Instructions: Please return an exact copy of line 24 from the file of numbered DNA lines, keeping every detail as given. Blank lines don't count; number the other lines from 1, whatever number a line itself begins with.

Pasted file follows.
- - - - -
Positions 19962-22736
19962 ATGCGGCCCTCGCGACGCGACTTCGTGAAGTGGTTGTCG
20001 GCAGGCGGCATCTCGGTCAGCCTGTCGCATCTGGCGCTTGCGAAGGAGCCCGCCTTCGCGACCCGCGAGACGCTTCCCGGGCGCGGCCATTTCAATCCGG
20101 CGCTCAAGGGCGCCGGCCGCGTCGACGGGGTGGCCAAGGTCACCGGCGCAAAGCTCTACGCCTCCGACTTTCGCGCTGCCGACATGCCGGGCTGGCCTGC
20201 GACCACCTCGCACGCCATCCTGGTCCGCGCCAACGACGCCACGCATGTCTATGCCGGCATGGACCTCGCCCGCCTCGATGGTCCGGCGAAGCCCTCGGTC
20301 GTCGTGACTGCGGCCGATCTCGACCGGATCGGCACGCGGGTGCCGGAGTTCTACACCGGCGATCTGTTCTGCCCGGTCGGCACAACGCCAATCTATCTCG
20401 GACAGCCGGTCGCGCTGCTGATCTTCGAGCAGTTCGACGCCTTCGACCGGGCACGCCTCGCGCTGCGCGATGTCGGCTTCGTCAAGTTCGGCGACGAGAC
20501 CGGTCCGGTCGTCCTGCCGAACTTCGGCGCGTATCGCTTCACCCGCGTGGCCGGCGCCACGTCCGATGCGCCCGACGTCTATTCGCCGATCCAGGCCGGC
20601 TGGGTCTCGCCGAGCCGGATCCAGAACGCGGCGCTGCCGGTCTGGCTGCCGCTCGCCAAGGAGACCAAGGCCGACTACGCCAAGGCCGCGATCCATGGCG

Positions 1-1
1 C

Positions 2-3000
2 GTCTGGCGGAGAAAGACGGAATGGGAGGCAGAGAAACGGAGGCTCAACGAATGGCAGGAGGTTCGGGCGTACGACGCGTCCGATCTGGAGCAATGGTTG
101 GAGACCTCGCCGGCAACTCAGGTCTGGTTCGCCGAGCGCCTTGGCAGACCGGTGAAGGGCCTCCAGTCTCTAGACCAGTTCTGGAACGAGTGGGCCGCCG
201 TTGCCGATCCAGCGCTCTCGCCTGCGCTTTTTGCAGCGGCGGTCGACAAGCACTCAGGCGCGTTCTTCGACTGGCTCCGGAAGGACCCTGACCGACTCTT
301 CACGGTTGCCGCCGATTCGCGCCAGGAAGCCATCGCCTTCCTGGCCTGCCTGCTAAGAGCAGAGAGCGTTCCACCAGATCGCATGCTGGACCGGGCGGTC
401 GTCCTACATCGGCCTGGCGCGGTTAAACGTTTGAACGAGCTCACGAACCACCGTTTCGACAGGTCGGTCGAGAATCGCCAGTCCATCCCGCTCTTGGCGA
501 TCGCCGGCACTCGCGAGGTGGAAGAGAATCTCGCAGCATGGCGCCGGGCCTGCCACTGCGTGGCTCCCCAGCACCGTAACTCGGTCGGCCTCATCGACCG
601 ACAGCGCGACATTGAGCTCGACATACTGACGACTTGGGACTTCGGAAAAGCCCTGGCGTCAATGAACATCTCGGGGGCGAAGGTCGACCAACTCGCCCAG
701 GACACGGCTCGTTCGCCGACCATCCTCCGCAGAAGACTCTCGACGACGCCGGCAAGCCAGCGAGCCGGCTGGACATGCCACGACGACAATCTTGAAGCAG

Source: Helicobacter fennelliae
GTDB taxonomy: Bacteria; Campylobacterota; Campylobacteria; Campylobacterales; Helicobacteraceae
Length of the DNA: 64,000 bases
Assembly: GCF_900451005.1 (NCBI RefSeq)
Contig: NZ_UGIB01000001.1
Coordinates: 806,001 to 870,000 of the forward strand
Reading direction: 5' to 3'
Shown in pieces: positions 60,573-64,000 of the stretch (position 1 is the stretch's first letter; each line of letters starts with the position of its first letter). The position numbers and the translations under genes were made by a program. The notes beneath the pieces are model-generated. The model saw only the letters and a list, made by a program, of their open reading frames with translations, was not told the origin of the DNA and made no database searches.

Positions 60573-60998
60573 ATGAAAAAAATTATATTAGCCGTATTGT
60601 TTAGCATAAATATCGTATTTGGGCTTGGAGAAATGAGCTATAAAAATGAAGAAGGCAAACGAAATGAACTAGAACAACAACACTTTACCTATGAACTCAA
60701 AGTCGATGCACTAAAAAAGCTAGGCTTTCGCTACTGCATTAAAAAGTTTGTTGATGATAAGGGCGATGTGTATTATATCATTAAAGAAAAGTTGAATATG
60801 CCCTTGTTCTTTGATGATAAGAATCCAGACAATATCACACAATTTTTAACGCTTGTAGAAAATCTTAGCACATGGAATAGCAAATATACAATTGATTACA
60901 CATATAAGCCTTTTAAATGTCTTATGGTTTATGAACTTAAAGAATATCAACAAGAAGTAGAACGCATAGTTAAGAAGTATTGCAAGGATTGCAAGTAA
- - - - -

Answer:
Assembly: GCF_900451005.1 (NCBI RefSeq)